Column: Roger's Soapbox

The Price of Man’s Soul

By: | October 1, 2015 • 3 min read

Roger Crombie is a United Kingdom-based columnist for Risk & Insurance®. He can be reached at [email protected]

Employees of Amazon, we are told, must wear electronic gadgetry that measures their work effort. If the devices record sub-standard performance, a firing may follow. Modern customers demand delivery within the hour, and if Amazon workers fail to play the part of cogs in a giant machine, it’s the scrap heap for them.

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Socially aware types are appalled at this development. Criminals forced to stay home must wear ankle bracelets? Sure. They’re bad guys. But employees being forced to march to the beat of an electronic drummer without conscience? Outrageous.

Here’s further bad news for the socially aware from the not-so-dim horizons of the future. Once the Internet of Things has enabled your refrigerator to talk to your sock drawer, the next great leap forward will be “people analytics.”

Wearable technology — sounds innocent and cozy, doesn’t it? Wrong. We’re not talking Google Glass here, or an Apple Watch that enables you to tell the time in Indonesia.

Wearable technology — sounds innocent and cozy, doesn’t it? Wrong.

Oh, did I say the future? I meant last week. A company called Humanyze (and wouldn’t it just be called that?) has issued more than 10,000 ID badges to various companies. The badges contain microphones and accelerometers to measure, among other things, speaking tone and volume, and to send management the details of all conversations.

It’s a cliché, but I must say it: We don’t need no stinkin’ badges.

Another company, VoloMetrix, scans calendars and emails from employees’ computers and assesses the effects of their behavior on profits. One pointless meeting too many, and you’re unemployed. VoloMetrix can measure how many emails are sent during a particular meeting, and therefore how worthwhile the meeting was.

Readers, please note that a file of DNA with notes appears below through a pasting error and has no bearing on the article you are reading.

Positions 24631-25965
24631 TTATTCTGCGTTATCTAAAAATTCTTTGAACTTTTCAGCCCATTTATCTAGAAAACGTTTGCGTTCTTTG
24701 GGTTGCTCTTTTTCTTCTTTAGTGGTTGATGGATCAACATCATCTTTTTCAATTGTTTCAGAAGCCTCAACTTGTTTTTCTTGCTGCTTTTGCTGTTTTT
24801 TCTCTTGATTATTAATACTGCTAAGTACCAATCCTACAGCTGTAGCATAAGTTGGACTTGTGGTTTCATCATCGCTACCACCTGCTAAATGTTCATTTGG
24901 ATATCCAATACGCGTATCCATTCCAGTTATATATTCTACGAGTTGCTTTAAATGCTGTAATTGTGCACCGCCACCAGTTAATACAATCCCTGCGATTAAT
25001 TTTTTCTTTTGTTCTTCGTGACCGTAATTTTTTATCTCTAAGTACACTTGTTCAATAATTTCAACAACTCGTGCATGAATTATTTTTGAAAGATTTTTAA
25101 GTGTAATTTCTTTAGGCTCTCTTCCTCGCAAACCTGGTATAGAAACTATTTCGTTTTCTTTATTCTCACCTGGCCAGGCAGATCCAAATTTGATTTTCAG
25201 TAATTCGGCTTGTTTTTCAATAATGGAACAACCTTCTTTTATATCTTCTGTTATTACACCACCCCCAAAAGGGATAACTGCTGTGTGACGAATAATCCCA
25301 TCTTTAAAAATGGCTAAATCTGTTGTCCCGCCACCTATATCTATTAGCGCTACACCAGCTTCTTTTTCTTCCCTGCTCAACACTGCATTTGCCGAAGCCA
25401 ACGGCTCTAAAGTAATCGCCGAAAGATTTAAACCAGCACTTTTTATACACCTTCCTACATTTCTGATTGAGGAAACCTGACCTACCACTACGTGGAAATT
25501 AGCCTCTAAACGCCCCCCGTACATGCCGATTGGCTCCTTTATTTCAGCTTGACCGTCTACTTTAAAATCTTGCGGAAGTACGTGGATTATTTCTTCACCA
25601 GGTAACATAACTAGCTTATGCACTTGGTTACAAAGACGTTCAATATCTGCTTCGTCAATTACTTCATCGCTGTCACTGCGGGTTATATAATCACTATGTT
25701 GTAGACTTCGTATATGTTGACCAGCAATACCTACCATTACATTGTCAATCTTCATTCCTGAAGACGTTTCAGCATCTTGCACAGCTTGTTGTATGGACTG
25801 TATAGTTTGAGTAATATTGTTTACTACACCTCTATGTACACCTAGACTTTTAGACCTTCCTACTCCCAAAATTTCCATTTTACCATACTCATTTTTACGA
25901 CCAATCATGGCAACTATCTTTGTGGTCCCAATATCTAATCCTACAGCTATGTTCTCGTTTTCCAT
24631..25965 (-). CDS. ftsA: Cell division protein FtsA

It gets worse. Chairs that measure heart rate and posture and report back to management. Slump in your seat and you’ll be shown the (electronic) door. Tech-embedded waistbands! You’ll think you’re Batman, but soon you’ll be looking for work when your belt rats you out.

Insurance companies are, of course, among the most up-to-date employers. OK, a handful still run Windows 3.1, hoping to squeeze a few more miles out of their IT costs. But the majority keep up with employment trends and legislation.

Before too long, your shoes will measure how far you walk and your desk will report your interactions to the boss. Microphones will record your every word, and cameras will view your activities from every angle.

What you think may remain your own for a few years, but there’s good news here, too. After a few years of wearing electronics, you won’t be doing any thinking; it just won’t be cost efficient.

There will be no defense against the mechanical Judas you will carry around with you. If the machine says you took too long for your coffee break, and during the break criticized the bonus plan, you’ll have to see human resources, most of whom will resemble Robocops. Of course, they already do.

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Among the prices paid for the wonders of the Internet was the loss of personal privacy. Google knows exactly where you’ve surfed. Need I say more? Not for nothing do savvy employees cover the cameras in their laptops; people have been filmed through their cameras and had their activities posted on the web. (Scary, ain’t it?)

In due course, I suppose, all good citizens will become unarmed Robocops in the name of efficiency and so forth. Is a man’s soul worth so little that we cast it aside in the name of expense management?

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The R&I Editorial Team can be reached at [email protected]